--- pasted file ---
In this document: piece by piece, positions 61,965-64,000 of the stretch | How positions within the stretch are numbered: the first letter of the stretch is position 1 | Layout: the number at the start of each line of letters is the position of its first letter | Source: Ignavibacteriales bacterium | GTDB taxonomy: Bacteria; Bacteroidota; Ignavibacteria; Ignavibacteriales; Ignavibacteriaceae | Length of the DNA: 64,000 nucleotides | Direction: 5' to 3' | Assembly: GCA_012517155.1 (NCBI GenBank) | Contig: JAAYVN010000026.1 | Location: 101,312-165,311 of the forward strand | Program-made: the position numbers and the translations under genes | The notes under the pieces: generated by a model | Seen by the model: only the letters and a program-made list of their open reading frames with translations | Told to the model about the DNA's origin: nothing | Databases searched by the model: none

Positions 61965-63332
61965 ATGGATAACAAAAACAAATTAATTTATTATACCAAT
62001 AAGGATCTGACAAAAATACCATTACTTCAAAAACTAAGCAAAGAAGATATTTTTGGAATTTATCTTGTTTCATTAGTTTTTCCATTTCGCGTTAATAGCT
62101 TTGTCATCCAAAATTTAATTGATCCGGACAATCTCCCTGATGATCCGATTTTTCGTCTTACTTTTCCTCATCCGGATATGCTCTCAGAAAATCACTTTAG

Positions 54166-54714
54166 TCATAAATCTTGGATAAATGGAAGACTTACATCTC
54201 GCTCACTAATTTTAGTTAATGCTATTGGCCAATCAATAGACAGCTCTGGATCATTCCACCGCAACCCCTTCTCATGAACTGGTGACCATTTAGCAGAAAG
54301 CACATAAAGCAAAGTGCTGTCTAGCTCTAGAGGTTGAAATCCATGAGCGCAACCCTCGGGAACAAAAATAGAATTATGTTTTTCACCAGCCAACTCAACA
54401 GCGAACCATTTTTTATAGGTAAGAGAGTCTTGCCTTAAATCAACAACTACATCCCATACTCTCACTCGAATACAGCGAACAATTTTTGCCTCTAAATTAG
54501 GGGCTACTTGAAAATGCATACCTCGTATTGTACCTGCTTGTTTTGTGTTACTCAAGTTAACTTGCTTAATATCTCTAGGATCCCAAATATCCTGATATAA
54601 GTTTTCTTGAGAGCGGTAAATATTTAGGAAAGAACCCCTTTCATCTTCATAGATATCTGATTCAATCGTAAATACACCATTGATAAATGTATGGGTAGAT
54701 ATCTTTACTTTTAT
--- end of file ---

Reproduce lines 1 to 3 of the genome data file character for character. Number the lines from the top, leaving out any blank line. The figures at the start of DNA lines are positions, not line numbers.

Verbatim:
In this document: piece by piece, positions 61,965-64,000 of the stretch | How positions within the stretch are numbered: the first letter of the stretch is position 1 | Layout: the number at the start of each line of letters is the position of its first letter | Source: Ignavibacteriales bacterium | GTDB taxonomy: Bacteria; Bacteroidota; Ignavibacteria; Ignavibacteriales; Ignavibacteriaceae | Length of the DNA: 64,000 nucleotides | Direction: 5' to 3' | Assembly: GCA_012517155.1 (NCBI GenBank) | Contig: JAAYVN010000026.1 | Location: 101,312-165,311 of the forward strand | Program-made: the position numbers and the translations under genes | The notes under the pieces: generated by a model | Seen by the model: only the letters and a program-made list of their open reading frames with translations | Told to the model about the DNA's origin: nothing | Databases searched by the model: none

Positions 61965-63332
61965 ATGGATAACAAAAACAAATTAATTTATTATACCAAT